"There you go." Though we heavily differed in background and religion, he clearly understood and shared concerns around the eroding principles of tradition. We discussed the issue further. I was surprised at how similar our feelings were on issues of marriage and family relationships. "Ce qui mari la fille, il se mari la famille," he said. We both acknowledged that the 'traditional' system worked, and how important it was for the family to be involved heavily in the whole process.
Many close friends of mine have tried doing things outside of the usual process. While I admired them for looking past cultural barriers, I worried about conflicts between the respective families. Though they were very religious people in each case, they neglected the importance of respecting their parents wishes. They intended to prove that they knew better than their parents by leaving aside nationality and culture, focusing purely on the Islamic character of their prospective spouses. As noble as their intentions may have been, in each of those cases, the engagements (and marriage, in one case) failed, and all of them suffered greatly. Hearts were broken, parents became bitter, and some very close friends fell into despair and misery. I was usually the first person these friends reached out to when things were going awry. I did my best to comfort them; however, I could clearly identify where things had gone wrong, and was incapable of reversing it. And even after years have gone by, some of them still have not fully recovered from the frustrations of those days. I continue to pray for them, but consistently hear bad news every time I give them a call.
This is not to say that we must restrict ourselves by culture. However, I do believe that such decisions must be made only with the consent and full approval of parents. If a young man ignores the wishes of the parents who raised him, sacrificed for him, and who understand him like no one else, he is doing a great disservice to himself. He is shunning the advice of those who have the deepest understanding of his needs, while embarking on a path devoid of the necessary guidance. I assume the same applies for young women as well; many would be incapable of making wise decisions without assistance from her parents. I have seen intercultural marriages work, but the parents on both sides were heavily involved in the process.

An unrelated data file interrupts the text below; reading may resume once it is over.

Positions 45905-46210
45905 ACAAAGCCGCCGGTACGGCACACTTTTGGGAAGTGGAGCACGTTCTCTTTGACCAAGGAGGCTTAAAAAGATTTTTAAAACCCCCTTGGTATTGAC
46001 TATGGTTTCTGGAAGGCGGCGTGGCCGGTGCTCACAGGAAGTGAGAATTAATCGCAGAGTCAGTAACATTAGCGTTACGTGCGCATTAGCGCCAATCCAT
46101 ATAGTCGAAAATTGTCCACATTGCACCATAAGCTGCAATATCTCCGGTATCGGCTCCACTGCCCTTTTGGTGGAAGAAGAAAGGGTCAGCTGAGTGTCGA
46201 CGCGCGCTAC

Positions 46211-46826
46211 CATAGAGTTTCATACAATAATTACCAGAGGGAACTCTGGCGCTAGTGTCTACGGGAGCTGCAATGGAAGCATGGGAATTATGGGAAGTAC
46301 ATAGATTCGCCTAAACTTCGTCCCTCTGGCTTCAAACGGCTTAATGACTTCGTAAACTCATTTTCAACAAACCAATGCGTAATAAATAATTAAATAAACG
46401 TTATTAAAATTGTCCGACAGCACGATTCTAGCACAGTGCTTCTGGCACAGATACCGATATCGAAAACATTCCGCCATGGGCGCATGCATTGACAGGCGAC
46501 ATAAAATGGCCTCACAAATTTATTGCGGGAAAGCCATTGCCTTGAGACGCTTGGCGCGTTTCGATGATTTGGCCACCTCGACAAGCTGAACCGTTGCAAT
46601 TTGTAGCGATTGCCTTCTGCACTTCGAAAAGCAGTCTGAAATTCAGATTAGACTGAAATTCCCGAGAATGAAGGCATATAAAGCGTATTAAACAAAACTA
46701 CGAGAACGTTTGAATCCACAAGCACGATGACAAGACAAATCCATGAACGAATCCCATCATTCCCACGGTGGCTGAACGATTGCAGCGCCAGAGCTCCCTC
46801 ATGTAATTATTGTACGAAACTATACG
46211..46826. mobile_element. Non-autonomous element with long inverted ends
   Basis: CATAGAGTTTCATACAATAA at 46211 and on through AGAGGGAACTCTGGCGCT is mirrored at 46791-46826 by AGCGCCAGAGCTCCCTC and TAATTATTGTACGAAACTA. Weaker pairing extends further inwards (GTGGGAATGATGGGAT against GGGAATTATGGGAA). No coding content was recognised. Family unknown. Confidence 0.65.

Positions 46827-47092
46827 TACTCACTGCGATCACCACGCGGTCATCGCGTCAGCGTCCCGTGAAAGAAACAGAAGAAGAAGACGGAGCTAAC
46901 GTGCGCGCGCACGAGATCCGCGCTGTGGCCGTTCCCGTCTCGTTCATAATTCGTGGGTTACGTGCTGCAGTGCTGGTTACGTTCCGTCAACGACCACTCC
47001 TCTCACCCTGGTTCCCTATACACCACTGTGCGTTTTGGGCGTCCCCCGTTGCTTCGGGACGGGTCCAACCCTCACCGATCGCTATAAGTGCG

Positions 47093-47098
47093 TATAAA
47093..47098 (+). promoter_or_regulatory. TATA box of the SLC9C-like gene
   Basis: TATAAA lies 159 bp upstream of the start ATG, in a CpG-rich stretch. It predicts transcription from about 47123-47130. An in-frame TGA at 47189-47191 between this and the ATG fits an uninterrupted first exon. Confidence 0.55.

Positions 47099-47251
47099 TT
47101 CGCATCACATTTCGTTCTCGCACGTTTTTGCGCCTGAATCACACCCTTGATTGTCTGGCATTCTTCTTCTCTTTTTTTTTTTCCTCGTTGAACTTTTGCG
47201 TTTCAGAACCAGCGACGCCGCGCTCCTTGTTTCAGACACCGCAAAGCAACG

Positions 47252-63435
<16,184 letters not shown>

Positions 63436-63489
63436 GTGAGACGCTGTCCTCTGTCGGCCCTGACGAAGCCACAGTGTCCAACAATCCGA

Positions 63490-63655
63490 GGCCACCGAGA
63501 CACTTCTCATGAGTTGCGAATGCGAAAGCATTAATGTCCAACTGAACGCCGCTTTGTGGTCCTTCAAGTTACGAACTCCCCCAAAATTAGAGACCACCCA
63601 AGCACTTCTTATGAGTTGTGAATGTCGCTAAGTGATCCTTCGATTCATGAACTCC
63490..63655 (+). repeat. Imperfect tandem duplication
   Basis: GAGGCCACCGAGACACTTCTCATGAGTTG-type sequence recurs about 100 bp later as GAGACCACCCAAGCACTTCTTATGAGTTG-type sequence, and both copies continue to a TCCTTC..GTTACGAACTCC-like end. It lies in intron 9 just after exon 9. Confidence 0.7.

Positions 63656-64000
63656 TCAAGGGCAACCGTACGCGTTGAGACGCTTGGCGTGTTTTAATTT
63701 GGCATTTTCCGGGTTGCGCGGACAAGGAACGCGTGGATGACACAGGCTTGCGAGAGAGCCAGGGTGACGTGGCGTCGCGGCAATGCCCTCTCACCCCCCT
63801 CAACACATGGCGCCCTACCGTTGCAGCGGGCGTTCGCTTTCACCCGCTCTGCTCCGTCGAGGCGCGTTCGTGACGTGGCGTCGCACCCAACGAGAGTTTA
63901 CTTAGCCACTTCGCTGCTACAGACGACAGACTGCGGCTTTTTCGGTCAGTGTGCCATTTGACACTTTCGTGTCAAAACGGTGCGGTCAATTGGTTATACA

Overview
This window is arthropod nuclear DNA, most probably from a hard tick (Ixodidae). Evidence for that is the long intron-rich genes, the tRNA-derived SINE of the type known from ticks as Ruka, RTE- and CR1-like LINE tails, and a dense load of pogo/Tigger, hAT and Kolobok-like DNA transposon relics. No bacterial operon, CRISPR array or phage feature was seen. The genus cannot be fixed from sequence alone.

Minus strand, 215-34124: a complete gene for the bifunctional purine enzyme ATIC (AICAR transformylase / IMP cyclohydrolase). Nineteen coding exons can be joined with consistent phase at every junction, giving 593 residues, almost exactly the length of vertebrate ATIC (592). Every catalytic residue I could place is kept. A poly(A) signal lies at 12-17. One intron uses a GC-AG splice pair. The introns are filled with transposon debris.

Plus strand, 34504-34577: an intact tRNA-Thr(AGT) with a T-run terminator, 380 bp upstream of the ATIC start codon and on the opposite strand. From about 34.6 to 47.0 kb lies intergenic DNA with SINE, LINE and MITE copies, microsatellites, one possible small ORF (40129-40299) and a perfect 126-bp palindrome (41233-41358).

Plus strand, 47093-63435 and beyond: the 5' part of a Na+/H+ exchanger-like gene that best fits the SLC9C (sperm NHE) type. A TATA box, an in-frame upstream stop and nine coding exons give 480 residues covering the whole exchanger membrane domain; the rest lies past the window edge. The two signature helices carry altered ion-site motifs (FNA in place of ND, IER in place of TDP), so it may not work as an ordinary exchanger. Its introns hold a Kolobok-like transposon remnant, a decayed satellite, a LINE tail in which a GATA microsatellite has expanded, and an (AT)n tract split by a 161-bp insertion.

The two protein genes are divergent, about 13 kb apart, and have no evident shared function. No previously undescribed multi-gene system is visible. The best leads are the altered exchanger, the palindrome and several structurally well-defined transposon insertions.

My colleague and I split the bill, and proceeded to our respective destinations. As I walked back to my hotel, I thought about all the decisions I've made in my life, and how often I strayed from the guidance of my own parents. Thankfully, none of those decisions have caused me much grief, but I often look back and recognize the deeper wisdom of parental advice I neglected. Alhamdolillah, I am where I want to be right now because I listened and followed them to a satisfactory extent; I may have been further if I listened and followed even more.
Rabbirham huma kamaa rabbayaani sagheera.